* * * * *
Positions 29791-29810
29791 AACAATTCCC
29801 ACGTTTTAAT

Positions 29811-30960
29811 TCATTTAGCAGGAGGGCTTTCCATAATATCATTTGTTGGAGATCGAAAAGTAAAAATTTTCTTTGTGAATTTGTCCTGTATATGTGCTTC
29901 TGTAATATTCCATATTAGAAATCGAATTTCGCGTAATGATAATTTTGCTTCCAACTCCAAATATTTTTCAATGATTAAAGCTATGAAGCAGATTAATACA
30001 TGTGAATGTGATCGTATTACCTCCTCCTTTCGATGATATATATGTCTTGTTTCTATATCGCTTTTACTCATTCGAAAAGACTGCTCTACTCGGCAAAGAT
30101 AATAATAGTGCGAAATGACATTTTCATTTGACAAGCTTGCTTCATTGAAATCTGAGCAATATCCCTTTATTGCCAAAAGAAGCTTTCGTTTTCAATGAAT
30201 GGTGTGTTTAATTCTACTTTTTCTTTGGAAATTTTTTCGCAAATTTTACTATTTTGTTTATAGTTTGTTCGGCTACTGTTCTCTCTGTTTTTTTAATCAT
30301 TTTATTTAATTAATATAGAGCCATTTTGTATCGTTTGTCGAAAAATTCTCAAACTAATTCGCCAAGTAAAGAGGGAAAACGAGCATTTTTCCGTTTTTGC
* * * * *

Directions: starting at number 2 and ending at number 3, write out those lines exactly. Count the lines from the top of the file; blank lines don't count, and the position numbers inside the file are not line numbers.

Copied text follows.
29791 AACAATTCCC
29801 ACGTTTTAAT